Tiger-Eye P1 launches Centre for safety on journalists
Seven investigative and undercover journalists and whistleblowers who have a fear of being brutalized, abused or killed are in Ghana seeking protection.
A hub known as the Whistleblowers and Journalists Safety International Centre (WAJSIC) has been launched in Accra.
The Centre will provide legal services for journalists across Africa who live in fear while carrying out their duties as journalists to investigate and uncover issues of human and public interest.
Founded by an international, multiple award-winning Ghanaian undercover investigative journalist – Anas Aremeyaw Anas, the centre is also to communicate threats and attempts to attack journalists.
In 2016, the UN Human Rights Council (HRC) adopted a Resolution on the safety of journalists, outlined steps to prevent violence against journalists, protect them from such attacks, and prosecute the perpetrators.
Ghana’s constitution recognizes media freedom and independence, and conforms to international human rights standards that require the state to prevent, prohibit and investigate crimes against journalists.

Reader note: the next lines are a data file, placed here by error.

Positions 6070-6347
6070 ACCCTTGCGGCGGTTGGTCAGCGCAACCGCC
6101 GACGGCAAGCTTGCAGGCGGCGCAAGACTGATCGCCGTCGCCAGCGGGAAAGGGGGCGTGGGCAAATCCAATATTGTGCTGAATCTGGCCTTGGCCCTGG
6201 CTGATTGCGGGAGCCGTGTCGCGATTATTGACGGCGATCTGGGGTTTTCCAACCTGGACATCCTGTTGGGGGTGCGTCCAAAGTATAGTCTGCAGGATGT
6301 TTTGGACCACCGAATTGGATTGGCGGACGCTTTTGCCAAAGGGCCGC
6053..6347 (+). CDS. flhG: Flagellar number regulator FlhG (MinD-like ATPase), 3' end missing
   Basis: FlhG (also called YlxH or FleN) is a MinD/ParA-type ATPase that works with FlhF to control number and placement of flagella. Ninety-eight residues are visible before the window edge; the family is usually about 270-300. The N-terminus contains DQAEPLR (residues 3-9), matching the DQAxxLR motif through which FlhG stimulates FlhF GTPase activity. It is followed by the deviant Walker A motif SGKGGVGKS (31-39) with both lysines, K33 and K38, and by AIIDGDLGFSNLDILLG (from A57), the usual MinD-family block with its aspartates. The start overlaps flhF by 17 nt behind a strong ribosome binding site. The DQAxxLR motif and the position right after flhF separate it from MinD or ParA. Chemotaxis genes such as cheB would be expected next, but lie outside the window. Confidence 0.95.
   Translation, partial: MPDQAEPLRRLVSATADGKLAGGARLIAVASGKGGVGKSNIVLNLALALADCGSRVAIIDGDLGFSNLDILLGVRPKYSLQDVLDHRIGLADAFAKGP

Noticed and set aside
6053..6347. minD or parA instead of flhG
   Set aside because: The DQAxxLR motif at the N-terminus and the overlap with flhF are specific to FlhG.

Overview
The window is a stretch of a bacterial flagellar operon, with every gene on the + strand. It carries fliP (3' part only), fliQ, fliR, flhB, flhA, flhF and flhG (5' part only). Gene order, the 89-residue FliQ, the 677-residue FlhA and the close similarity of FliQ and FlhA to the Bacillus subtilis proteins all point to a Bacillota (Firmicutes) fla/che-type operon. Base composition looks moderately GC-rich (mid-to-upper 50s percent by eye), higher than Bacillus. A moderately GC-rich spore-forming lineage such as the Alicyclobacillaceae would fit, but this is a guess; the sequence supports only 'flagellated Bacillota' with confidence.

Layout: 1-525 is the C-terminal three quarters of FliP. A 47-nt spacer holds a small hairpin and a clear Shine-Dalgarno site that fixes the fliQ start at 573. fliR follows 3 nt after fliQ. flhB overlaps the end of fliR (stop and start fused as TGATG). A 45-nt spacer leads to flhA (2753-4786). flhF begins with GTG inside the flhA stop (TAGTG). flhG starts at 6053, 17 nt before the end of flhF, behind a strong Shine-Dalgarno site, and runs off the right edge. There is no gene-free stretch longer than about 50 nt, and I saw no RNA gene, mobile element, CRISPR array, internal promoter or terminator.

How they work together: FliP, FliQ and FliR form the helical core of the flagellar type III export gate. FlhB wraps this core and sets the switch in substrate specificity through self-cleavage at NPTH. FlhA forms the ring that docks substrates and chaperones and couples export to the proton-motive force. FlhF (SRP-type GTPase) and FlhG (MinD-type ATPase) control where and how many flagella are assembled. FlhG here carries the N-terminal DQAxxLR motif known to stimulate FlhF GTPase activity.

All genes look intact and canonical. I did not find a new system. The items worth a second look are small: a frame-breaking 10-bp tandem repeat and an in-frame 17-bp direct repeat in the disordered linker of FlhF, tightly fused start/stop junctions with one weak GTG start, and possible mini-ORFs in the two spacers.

However, journalists in Ghana continue to face threats and are attacked, in some cases killed.
The last few years have witnessed some of those atrocities, a classic case being the murder of an undercover investigative journalist – Ahmed Hussein-Suale, a member of the TiGER-EYE P1 group and a key player in the expose of very serious corrupt acts. But the perpetrators of the murder are yet to be brought to justice.
This situation is one of the factors that energized the internationally recognized and multiple award-winning Ghanaian undercover investigative journalist – Anas Aremeyaw Anas – to establish the Whistleblowers and Journalists Safety International Centre (WAJSIC).
The Executive Secretary of the National Media Foundation, Mr. George Sarpong condemned attacks on journalists and failure to punish the attackers or those behind such attacks.
The President of the Ghana Journalists Association, Mr. Affail Monney commended Mr. Anas Aremeyaw Anas for setting up such a centre, explaining that no story is worth the journalist’s life.
Some undercover journalists from Ghana and Africa recounted their experiences of brutalities and threats on their lives in the line of duty.
The E.U. supported the centre with a seed money of twenty-five thousand dollars. Other supporters of the cause include the Netherlands Embassy and the United States of America.